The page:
The article states that “single person unisex bathrooms force individuals to compromise their identities.” In reality, the absence of unisex bathrooms, of any size, often forces trans* individuals, especially non-binary trans* people, to choose between basic bodily functions and compromising their safety and gender identity. The purpose of gender neutral bathrooms is to provide safety, comfort and the protection of self identification — in that order of importance. While having multi-stalled gender neutral bathrooms symbolically represents equality, in terms of basic functionality, their size is not nearly as important as their existence.
It is ironic that this article both ignores and underlines a basic lack of understanding about what trans* issues are, and how to discuss them. This lack of understanding is not exclusive to this article, and we want to be clear that we are not trying to personally criticize its author but more, attempting to bring to light the underlying issues at large.

This article was an opportunity to discuss trans* perspectives on SAIC’s policies of gender inclusion. It could have discussed the fact that gender neutral bathrooms are difficult to find and not located in easily accessible areas. It could have discussed the difficulty that trans* students face in having their identities recognized and respected by their peers, instructors, and the school administration. It could have discussed the arduous and uphill battle of attempts to change teaching policies and make SAIC a more inclusive learning environment. Instead, the article revealed the problems that come from discussing trans* issues without consulting a trans* perspective. This ultimately leads to more confusion and misinformation, and disrupts the results of trans* students lobbying to have their own voices heard as part of the SAIC community.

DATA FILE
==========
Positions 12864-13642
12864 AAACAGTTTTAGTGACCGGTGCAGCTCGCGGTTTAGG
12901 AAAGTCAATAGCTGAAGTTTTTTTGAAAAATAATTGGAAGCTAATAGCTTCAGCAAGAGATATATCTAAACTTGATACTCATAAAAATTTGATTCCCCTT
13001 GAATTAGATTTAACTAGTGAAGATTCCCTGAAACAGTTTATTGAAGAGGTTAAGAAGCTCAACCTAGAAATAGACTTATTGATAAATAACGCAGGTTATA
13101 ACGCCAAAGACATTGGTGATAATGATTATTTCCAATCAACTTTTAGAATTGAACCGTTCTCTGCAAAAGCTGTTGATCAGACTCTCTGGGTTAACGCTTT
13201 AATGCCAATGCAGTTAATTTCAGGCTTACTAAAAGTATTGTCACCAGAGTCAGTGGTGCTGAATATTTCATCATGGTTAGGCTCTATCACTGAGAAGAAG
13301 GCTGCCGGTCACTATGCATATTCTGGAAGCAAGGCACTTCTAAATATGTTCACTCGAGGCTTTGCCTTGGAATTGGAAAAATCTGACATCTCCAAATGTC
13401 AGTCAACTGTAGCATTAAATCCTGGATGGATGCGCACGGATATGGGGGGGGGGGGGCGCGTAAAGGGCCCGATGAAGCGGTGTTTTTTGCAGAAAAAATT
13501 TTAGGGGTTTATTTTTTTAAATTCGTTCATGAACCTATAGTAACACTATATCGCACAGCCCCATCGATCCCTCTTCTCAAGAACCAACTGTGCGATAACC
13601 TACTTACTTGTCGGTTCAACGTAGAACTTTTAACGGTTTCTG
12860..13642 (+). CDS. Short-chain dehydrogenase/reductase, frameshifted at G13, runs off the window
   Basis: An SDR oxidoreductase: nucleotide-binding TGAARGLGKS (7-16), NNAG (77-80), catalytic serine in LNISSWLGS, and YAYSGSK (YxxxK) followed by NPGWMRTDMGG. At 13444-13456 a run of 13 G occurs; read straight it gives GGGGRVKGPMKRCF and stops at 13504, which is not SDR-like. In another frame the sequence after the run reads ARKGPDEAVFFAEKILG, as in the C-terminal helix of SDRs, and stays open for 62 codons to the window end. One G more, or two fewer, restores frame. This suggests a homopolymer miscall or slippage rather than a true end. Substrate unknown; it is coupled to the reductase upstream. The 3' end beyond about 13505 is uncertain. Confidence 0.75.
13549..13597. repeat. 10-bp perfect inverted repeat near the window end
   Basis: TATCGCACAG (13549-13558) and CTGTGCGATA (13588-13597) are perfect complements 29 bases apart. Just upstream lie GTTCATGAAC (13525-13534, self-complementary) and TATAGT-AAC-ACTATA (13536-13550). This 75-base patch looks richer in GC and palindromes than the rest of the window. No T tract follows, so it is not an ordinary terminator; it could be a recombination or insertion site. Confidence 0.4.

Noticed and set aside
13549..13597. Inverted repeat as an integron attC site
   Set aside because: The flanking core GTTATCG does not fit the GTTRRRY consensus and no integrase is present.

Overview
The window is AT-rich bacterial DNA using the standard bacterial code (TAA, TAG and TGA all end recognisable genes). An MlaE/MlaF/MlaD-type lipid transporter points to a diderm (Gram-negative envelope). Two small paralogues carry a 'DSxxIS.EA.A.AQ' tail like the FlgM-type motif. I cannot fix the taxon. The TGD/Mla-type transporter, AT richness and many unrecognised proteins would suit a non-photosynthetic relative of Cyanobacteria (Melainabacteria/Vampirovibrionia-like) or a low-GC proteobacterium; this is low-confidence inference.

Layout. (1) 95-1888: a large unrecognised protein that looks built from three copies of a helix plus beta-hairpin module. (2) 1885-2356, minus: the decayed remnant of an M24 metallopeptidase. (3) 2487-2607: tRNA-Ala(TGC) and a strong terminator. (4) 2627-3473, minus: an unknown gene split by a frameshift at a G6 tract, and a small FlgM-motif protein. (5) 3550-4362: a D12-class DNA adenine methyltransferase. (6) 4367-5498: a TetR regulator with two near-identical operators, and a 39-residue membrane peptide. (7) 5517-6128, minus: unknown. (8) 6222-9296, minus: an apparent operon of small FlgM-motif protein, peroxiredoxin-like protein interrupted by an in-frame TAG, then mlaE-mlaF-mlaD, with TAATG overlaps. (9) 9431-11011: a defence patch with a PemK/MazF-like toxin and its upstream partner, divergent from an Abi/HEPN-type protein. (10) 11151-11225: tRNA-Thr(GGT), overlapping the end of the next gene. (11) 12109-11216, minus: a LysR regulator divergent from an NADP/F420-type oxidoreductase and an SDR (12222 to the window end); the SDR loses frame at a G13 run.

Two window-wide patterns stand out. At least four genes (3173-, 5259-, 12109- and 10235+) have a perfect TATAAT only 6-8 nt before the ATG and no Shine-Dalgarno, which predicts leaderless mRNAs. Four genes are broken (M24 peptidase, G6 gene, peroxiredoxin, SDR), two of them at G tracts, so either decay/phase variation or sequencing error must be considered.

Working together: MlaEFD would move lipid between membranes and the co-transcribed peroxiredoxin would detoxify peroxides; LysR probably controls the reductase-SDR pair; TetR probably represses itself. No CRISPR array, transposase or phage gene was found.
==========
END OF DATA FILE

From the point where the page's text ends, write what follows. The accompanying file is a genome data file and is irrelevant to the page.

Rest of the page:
The discussion of how to make SAIC a more inclusive space is one that we believe all students should be engaged in, and we would happily consult for further articles, or participate in larger discussions. If, after reading this, anyone wishes to discuss other queer and trans* issues, or approach us to critically examine our own perspective, we hold Queers and Allies meetings every Thursday starting February 14th in room 205-206 of the Neiman Center. Everyone is welcome to participate.

The Writer Responds — More Gender-Neutral Bathrooms Would Be a Positive Step

In my article, “The Bathroom Blind Spot,” I was not only addressing the trans* community at SAIC, but was also addressing the lesbian, bi, gay, heterosexual, male, female, transgender, queer and non-transgender population in general. I would like to point out that my article spoke about the inaccessibility of current unisex bathrooms. It was a call for more accessible unisex bathrooms, and multi-person formations of unisex bathrooms, that would try and get identities recognized and respected by their peers, instructors and the school administration. I feel that the issue of gendered and non-gendered bathrooms concerns each of these communities, and all of the individuals within them, especially because each person has their own gender identity. For example, in Shelia L. Cavanaugh’s book “Queering Bathrooms: Gender, Sexuality, and the Hygienic Imagination,” which is based on 100 interviews with LGBT and intersex individuals in major North American cities, a lesbian woman (who identified herself as looking “Butch”) was screamed at by a girl in a woman’s restroom who looked at her and believed she was a man.

I took this into account when creating my argument. Much of the prejudice that exists against individuals who stray from hetronormativity or set gender identities is based around the normativity of the categories male, and female. Normativity is enforced institutionally at the most basic level by distinctions such as male and female bathrooms.

My argument was not borne out of a confusion of terms. I understand the difference between gender identity and sexual identity. Never did I say that this was a finished battle; that discrimination of any kind had ended in the world, or that we live in a post-gender or post-racial society. Those would easily be the most dangerous, facile, and erroneous judgments one could make.

The last thing I would want is to misinform or disrupt the results of trans students working to get conditions changed as it was stated that I did in the letter. I was not trying to state my argument as if it were the opinion of the trans*-community, but I do stand by my belief that creating more multi-person and single person unisex bathrooms may be beneficial for all members of our school and others. It could work towards making individuals of different gender identities more comfortable around each other, and take a step towards reducing instances of prejudice or violence with increased foot traffic in a setting that is otherwise sex-segregated or single-person.